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Eighth graders learn about religious vocations

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Friday, June 11, 2010

By Eileen Connelly, OSU

ST. ANDREW DEANERY — Determined to promote vocation awareness, as well as deepen his students’ appreciation for the legacy and current ministries of various religious communities, Joe Crachiolo, a teacher at Mother Teresa Catholic Elementary School (MTCES), put them to work on a special project earlier this year.


 
With a majority of the 37 students in his eighth-grade religion classes bound for Catholic high schools originally founded and still sponsored by various religious orders, Crachiolo assigned each student to research a particular community.
 

Father Gus Guppenberger
Glenmary Father Gus Guppenberger shared his vocation story with eighth graders at Mother Teresa Catholic Elementary School earlier this year. Pictured with Father Guppenberger, from left, are Josh Bauer, teacher Joe Crachiolo and Maria Schnell. (Courtesy photo)

“I felt the students should know something about the religious communities that founded their schools,” explained Crachiolo, a graduate of Moeller High School, sponsored by the Society of Mary (Marianists). “Each school has its own flavor.”

Each student selected a religious order to research, with Crachiolo’s approval, then reported their findings to the class. The specifics of the project included learning who founded the particular community, when and why, how many members there are currently, how the order is visible today, its sponsored ministries, whether education, health care or social service.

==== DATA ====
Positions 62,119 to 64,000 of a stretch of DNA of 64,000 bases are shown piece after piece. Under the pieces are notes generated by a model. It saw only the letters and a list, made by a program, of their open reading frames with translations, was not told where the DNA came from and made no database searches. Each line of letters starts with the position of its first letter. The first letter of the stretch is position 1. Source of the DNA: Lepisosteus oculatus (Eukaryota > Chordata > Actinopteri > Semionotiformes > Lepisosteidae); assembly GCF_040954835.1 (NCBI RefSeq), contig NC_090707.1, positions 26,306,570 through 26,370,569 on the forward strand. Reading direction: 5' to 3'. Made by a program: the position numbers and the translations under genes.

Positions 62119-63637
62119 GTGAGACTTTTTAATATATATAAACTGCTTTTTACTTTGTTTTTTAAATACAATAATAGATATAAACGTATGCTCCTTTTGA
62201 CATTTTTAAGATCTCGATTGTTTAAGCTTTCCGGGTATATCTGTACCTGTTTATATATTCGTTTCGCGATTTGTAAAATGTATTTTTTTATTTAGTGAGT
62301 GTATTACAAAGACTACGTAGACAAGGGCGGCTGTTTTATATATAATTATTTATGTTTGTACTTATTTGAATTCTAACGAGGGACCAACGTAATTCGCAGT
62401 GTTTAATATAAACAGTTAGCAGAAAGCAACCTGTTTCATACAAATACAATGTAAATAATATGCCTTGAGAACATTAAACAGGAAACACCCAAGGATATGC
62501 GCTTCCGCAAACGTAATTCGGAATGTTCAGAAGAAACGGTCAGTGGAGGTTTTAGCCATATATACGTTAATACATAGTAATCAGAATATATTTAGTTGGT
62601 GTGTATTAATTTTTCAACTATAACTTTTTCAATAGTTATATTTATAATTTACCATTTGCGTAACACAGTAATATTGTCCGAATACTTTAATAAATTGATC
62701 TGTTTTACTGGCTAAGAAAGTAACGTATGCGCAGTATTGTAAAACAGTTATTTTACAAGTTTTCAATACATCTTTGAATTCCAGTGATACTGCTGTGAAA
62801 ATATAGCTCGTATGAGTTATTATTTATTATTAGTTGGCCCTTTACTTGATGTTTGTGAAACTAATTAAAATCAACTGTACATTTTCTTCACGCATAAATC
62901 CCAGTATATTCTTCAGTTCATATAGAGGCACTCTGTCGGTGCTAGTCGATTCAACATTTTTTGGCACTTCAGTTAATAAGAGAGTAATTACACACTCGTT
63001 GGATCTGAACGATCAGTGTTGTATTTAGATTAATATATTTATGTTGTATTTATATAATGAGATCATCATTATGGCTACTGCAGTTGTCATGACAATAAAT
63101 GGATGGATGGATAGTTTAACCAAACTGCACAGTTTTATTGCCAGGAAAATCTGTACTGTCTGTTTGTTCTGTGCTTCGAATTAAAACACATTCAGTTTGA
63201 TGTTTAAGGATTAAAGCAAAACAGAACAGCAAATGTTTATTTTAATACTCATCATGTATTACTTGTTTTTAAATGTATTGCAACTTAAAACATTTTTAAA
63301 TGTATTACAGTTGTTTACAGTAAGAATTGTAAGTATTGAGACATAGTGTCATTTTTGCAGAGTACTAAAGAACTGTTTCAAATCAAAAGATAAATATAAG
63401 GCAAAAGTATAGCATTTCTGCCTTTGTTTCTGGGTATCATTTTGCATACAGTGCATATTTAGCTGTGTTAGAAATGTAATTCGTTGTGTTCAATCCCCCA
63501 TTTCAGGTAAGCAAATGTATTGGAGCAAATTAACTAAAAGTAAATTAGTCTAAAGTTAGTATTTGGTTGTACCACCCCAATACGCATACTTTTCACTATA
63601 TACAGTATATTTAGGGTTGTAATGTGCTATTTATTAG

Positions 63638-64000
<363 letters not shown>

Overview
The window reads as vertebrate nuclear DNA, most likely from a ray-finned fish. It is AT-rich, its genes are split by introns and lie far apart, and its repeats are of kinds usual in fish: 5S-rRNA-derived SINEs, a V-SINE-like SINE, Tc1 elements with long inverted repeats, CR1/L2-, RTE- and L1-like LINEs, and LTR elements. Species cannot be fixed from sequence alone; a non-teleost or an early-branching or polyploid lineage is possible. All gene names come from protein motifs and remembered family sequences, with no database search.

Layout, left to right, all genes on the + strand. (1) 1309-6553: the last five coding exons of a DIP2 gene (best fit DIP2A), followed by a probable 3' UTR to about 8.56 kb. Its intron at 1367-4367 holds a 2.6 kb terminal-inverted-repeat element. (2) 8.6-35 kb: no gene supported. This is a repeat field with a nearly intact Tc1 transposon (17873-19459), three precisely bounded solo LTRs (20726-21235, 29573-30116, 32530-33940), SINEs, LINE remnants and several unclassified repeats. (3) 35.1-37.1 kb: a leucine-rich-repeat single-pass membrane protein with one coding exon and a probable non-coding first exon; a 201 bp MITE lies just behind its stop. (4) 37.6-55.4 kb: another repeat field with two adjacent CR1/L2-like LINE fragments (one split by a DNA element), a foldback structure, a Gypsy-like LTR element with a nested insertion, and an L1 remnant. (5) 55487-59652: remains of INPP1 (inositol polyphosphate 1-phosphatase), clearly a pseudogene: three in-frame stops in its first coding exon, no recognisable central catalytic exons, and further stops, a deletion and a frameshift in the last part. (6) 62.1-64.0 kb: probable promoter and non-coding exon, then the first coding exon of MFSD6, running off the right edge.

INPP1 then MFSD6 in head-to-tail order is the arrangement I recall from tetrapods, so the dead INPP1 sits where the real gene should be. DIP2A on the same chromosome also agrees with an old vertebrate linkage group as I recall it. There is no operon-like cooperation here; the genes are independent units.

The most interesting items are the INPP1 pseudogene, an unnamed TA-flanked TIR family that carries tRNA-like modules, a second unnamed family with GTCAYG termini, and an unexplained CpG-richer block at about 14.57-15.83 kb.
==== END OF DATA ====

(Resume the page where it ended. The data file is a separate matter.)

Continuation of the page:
In addition to their classroom presentation, the students were also required to create a poster featuring graphics and a slogan to advertise the particular order. Crachiolo said he plans to repeat the project next year.
 
“It gave the students exposure to many different orders that they didn’t know about,” he said. “They realized that each has a different focus, but all fall under the umbrella of Catholicism. I think it engaged them in thinking about vocations, in thinking about the future.”
 
For Josh Bauer, who will attend St. Xavier High School in the fall, researching the Jesuits for his project was an obvious choice. Bauer said he used various sources to learn more about the Society of Jesus, including St. X’s website. He was particularly inspired by the example of the order’s founder, St. Ignatius of Loyola.
 
“St. Ignatius is a good role model,” Bauer said. “He started out being arrogant, but I liked how he turned his life around and wanted to follow Jesus. That made me realize that everybody makes mistakes and that people who are priests and Sisters aren’t perfect either.”

Although Maddie Johnson is bound for Ursuline Academy, she found the Ursuline foundress, St. Angela Merici had already been selected for the project, so she researched the Daughters of Charity, founded by St. Vincent de Paul and St. Louise de Marillac.
 
“I liked learning about the ways they helped people,” Johnson said of the order. “They opened houses, centers and hospitals for the poor and people who just needed someone to talk. The project made me want to learn more about what other religious orders do. It really impresses how their work is still carried on today. That shows how members of religious orders are so courageous and dedicated to what they’re involved in.”
 
As part his vocation awareness effort, Crachiolo also arranged for speakers to address his classes. Glenmary Father Gus Guppenberger and Precious Blood Sister Anne Schulz, principal of MTCES, both shared their vocation stories and life experiences with the students.

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